Project Details

JV Partner
South Carolina Department of Transportation
$541 million
December 2001
Start Date
July 2005
Completion Date

Building the Arthur Ravenel Bridge

The Arthur Ravenel Bridge is a cable stayed bridge over the Cooper River in Charleston, South Carolina. At the time of construction, the 1,546 cable-stayed main span was the longest in North America. 128 cable stays suspended from two, 573-foot-tall towers—visible from 30 miles away—support structural steel girders and precast concrete deck panels.

The design-build project was constructed in five separate, simultaneous projects: two interchanges, two high-level approaches and a main span. The project includes more than a mile of eight-lane high-level approaches and major interchanges.

Replacing existing, narrow bridges built in 1929 and 1966, the Cooper River Bridge main span is eight lanes wide with an additional 12-foot-wide bicycle and pedestrian lane. The bridge is designed to withstand earthquakes, hurricanes and ship impacts. Bridge towers are protected by man-made barriers comprised of 531,000 tons of quarry stone and 167,000 tons of armor stone. Eleven drilled shafts plunge 200 feed down through each of the bridge’s main footings.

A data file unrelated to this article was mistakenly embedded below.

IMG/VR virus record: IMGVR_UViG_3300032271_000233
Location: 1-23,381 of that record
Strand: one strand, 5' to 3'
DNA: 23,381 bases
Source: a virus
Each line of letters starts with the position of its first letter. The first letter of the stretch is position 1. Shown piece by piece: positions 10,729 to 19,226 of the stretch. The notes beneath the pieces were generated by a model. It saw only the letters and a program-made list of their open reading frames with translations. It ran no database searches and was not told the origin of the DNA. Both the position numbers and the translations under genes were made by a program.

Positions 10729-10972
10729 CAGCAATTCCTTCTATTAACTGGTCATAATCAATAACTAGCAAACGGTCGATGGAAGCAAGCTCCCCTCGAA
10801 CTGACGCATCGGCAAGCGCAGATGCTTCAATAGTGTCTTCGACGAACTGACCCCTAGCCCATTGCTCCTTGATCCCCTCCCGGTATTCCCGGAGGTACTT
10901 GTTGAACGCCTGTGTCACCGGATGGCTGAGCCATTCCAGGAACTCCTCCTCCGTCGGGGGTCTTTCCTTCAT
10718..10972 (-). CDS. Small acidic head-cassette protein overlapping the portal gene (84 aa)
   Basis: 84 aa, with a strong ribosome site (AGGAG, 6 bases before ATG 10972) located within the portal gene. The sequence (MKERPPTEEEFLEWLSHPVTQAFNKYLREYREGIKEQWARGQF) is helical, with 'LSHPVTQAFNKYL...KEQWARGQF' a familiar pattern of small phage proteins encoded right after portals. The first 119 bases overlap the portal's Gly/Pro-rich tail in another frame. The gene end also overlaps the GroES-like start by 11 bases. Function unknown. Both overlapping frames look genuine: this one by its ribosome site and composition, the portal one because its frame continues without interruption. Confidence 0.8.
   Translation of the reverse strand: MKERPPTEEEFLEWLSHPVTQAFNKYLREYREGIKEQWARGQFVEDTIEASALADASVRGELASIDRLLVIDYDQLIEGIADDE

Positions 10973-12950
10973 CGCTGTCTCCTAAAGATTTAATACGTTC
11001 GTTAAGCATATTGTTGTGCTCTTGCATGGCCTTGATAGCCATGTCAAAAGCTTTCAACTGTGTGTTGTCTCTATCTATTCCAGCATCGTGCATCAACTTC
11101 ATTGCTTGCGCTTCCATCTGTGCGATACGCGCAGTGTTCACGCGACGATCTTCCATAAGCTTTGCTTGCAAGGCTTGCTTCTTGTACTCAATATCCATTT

The project has earned numerous industry awards for excellence in construction and engineering.

Cable-stayed bridge with two 573-foot-tall towers

Longest cable-stayed main span (1,546 feet) at time of construction

Eight vehicles lanes and 12-foot-wide bicycle/pedestrian lane

Includes high-level approaches and major interchanges

American Institute of Steel Construction
National Prize Bridge Award 2005
American Road and Transportation Builders Association
“PRIDE” Community Relations Award 2005
American Road and Transportation Builders Association
Globe Environmental Award 2005
Associated General Contractors of America
Build America Award 2006
"Our design-builder was able to substantially complete the project more than one year ahead of the required completion date…the bridge has truly become an icon for the Charleston area."
Charles T Dwyer, P.E., Project Manager, South Carolina Department of Transportation